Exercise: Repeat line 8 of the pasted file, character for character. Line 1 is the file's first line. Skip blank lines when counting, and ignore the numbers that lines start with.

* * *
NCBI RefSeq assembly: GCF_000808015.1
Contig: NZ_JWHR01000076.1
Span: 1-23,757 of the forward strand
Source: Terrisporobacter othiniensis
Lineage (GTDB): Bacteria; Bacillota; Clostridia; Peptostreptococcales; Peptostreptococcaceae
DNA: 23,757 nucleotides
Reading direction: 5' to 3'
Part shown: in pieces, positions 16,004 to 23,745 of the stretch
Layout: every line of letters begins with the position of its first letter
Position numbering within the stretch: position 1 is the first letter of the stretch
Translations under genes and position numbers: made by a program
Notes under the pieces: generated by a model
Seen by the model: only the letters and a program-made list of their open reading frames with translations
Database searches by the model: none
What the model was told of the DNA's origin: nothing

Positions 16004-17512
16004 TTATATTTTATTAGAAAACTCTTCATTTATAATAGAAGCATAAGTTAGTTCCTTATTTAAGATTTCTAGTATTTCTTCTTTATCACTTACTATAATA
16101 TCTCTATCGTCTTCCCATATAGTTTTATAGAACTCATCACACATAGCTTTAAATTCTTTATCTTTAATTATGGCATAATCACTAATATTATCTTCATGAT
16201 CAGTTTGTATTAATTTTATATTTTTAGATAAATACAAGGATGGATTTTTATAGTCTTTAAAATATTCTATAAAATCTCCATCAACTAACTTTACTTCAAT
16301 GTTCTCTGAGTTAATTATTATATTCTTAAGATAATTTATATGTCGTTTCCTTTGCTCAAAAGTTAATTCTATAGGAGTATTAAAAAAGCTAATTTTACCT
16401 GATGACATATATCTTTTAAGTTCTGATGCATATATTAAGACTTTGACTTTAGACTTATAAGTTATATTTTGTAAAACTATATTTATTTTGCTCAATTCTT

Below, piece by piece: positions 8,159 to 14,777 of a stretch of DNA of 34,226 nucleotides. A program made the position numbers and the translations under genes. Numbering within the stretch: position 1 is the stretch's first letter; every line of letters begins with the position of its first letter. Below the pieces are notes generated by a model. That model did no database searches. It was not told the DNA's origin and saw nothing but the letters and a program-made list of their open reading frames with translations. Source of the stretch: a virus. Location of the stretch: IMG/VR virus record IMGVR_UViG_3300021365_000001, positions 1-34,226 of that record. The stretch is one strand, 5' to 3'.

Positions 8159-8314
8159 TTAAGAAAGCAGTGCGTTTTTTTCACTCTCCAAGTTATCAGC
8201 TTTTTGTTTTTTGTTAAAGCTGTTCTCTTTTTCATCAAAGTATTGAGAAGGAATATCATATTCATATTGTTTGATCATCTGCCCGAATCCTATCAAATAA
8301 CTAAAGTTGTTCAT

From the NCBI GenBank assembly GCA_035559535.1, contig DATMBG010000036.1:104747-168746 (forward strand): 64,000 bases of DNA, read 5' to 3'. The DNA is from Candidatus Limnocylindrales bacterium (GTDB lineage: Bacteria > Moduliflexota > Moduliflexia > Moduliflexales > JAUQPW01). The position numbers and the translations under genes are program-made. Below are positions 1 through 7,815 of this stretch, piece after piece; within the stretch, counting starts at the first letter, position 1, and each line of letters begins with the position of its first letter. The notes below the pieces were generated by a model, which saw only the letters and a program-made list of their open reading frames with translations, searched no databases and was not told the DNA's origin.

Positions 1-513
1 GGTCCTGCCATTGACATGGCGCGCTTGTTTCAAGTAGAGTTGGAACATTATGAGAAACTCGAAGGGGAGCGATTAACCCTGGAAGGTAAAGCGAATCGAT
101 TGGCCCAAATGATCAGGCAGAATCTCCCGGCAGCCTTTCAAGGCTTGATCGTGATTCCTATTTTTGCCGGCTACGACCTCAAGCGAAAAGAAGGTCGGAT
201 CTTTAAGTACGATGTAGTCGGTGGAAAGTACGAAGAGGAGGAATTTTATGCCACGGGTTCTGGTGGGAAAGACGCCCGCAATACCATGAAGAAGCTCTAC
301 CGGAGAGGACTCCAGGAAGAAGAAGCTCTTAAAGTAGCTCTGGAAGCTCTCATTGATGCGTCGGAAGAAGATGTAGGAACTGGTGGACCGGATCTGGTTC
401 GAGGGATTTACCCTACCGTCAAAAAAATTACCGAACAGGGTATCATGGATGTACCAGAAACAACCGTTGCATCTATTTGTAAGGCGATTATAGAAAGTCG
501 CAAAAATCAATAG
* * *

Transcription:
Part shown: in pieces, positions 16,004 to 23,745 of the stretch